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Mountain Chef: Warm up with an Italian feast

ThinkstockSaltimbocca alla romana (veal escalopes with sage, Italy)

Buon Giorno! This freezing-cold weather reminds me of a trip to Aosta Valley in Northern Italy years ago. I was very excited about visiting this region because it is the least populated and smallest region in Italy. I arrived to find a deserted town (due the freezing temperatures) and not much in the way of accommodation or dining. I was lucky enough to have my winter camping gear and a loaf of bread and some chocolate. I knew that would be enough to hold me over. I set up camp in a local’s backyard, bundled up and I took a walk around town to find one light shining from a distant house. I walked up to find out it was actually a restaurant! I was the only one there and the proprietor was as excited to see me as I was him. I was then wined and dined by my newly found friend, eating all local specialties such as polenta, gnocci, local ham and an amazing custard dessert. All this was accompanied by delicious regional wine and great conversation – even though my Italian was nonexistent.

Food means different things to each of us, and these memories are inspiring me to prepare some delicious, hearty Italian food! This region’s food specialties include hearty ingredients such as potatoes, polenta, cheese (of course), rice and meats. Other regional delicacies are pane nero (black bread), Fontina cheese made from local cow’s milk (there are more cows in this region than people), and lots of soup! So this is a difficult choice of what recipes to offer this week because they are all so delicious. Stay warm and embrace the cold weather with memories of good food and friends. Buon appetito!

Ian T Buchanan is the Chef/Owner of Open To The World Private Chef Services and Lead Instructor at CMC Breckenridge’s Center For Lifelong Learning Culinary Program. Please view his website open2theworld.com and feel free to contact him at (440) 376-0096 or swing by and sign up for a Culinary Class At CMC Breckenridge

3 cans Great Northern or other white bean

3 Tablespoons olive oil

3 slices bacon

1 large onion diced

1 cup chopped leek (white parts only)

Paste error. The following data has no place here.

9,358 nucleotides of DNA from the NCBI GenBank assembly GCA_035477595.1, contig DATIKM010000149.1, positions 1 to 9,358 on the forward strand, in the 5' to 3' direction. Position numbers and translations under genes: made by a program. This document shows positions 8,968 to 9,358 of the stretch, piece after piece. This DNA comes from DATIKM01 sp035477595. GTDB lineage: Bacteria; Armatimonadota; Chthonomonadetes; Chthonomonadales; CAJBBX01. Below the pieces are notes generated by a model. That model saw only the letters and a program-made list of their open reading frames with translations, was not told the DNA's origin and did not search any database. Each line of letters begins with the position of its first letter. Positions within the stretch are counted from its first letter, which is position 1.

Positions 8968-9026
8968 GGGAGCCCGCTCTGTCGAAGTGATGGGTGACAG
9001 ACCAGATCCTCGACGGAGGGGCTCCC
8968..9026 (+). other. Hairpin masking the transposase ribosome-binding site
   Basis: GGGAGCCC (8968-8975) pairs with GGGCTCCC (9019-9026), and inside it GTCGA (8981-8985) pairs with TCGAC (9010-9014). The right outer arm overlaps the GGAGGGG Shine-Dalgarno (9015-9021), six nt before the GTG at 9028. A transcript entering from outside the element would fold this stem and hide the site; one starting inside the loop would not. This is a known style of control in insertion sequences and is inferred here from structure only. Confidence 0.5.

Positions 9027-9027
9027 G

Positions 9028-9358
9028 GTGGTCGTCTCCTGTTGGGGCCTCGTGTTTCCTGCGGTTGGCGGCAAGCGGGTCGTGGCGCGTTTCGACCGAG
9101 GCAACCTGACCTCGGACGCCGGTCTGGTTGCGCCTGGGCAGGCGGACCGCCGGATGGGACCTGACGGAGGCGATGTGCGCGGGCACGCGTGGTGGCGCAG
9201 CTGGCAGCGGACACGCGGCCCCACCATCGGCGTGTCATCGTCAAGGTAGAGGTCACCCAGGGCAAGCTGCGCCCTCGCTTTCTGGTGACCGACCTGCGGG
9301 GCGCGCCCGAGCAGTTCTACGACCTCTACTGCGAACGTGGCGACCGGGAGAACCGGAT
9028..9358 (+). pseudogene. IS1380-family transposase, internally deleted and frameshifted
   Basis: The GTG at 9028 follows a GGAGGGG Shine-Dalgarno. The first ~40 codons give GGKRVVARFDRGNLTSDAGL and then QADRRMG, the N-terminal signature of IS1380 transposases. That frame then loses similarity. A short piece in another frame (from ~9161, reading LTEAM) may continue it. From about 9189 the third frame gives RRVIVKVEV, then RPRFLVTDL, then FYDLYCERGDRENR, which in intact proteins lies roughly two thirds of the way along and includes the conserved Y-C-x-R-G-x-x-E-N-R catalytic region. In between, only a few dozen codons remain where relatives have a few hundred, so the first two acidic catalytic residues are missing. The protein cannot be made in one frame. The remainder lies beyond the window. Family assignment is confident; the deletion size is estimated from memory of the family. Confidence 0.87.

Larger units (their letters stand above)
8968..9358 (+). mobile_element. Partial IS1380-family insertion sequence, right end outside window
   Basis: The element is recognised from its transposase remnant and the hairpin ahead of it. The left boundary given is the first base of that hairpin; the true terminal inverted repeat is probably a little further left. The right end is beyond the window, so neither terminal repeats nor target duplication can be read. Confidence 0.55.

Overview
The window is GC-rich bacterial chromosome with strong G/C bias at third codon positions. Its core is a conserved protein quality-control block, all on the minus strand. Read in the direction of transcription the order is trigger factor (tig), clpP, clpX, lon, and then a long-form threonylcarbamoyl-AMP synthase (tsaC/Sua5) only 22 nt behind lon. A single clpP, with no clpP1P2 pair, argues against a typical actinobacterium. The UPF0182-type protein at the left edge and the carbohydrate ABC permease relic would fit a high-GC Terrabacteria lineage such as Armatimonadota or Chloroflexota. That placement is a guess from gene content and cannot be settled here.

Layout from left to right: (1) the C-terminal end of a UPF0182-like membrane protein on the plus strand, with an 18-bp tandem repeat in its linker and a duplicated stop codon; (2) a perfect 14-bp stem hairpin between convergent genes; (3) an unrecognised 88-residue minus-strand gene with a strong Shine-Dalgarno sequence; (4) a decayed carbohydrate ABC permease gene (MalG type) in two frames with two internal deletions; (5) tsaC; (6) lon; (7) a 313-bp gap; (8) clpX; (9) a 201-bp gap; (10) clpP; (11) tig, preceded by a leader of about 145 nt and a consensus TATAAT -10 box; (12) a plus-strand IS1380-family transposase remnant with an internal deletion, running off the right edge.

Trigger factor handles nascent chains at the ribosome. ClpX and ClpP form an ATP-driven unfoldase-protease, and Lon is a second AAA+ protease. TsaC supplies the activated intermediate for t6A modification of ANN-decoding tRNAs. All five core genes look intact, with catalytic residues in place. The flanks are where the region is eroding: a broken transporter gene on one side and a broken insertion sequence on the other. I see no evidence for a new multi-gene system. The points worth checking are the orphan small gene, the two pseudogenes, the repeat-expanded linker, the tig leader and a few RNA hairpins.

2 stalks celery diced

1 carrot, diced

2 cloves garlic, minced

1 large tomato (peeled and seeded)

1 quart vegetable stock

1 pint heavy cream

1 T chopped thyme

1 tsp chopped rosemary

Salt and pepper to taste

1/2 lemon

1 whole-grain baguette

Olive oil to grill

In large stock pot render bacon over medium heat then and add olive oil, onion, celery, carrots, leek and garlic. Sweat vegetables until onion is translucent.

Add beans, tomato and stock then bring to a boil and simmer 15 minutes. Add cream and simmer 10-15 minutes.

Meanwhile, preheat grill or oven. Once a thicker consistency is reached with the soup, add fresh herbs, season with salt, pepper and juice from lemon.

Slice baguette, brush with olive oil and sprinkle with salt and pepper. Grill or bake until toasted, serve warm alongside soup.

4 cups chicken stock, plus 1/2 to 1 cup if needed

Wild Mushroom Polenta

4 cups chicken stock, plus 1/2 to 1 cup if needed

5 cups whole milk

1/2 cup dry wild mushrooms re-hydrated in warm water (reserve one cup water)

2 cups polenta

4 T butter

1/2 cup grated Fontina cheese

Salt and pepper to taste

Combine milk, salt, re-hydrated mushrooms, one cup mushroom water and stock and bring to a simmer. Add the polenta in a slow steady stream and bring the mixture to a simmer. Stir with a wooden spoon and cook at very low heat, stirring frequently until polenta is soft, about 20-30 minutes. If the mixture begins to thicken too much, add more simmering stock. Finish with butter, salt, pepper and grated cheese. The consistency should be that of loose mashed potatoes.

8 thin veal cutlets (less than 1/8 inch thick; about 2-1/2 ounces each)

5 garlic cloves

2 Tablespoons minced onion

24 fresh sage leaves (each about 2 1/2 to 3 inches long)

16 thin slices prosciutto (about 1/4 pound total)

1/2 cup olive oil

salt and pepper to taste

1/2 cup diced tomato

2/3 cup dry white wine

Pat veal cutlets dry and with a knife, mince and mash garlic to a paste with a pinch of salt. Spread about 1/2 teaspoon garlic paste on one side of one veal cutlet and arrange three sage leaves in one layer over paste. Cover veal cutlet with two slices prosciutto. Arrange veal cutlet, prosciutto side down, on a tray and season with pepper. Prepare more saltimbocca in same manner.

In a 12-inch heavy pan heat oil over high heat until it just begins to smoke and saute two veal cutlets, prosciutto sides down, 30 seconds. Turn veal cutlets over and saute 15 seconds more, or until veal is just cooked through. Transfer saltimbocca with tongs to a platter and keep warm, loosely covered with foil. Saute remaining veal cutlets and keep warm in same manner.

Return pan to high heat. Add onion and remaining garlic and saute 1 minute then add tomatoes and wine and deglaze skillet, scraping up brown bits. Saute 2-3 minutes and season with salt and pepper..

Serve saltimbocca on a bed of polenta drizzled with sauce.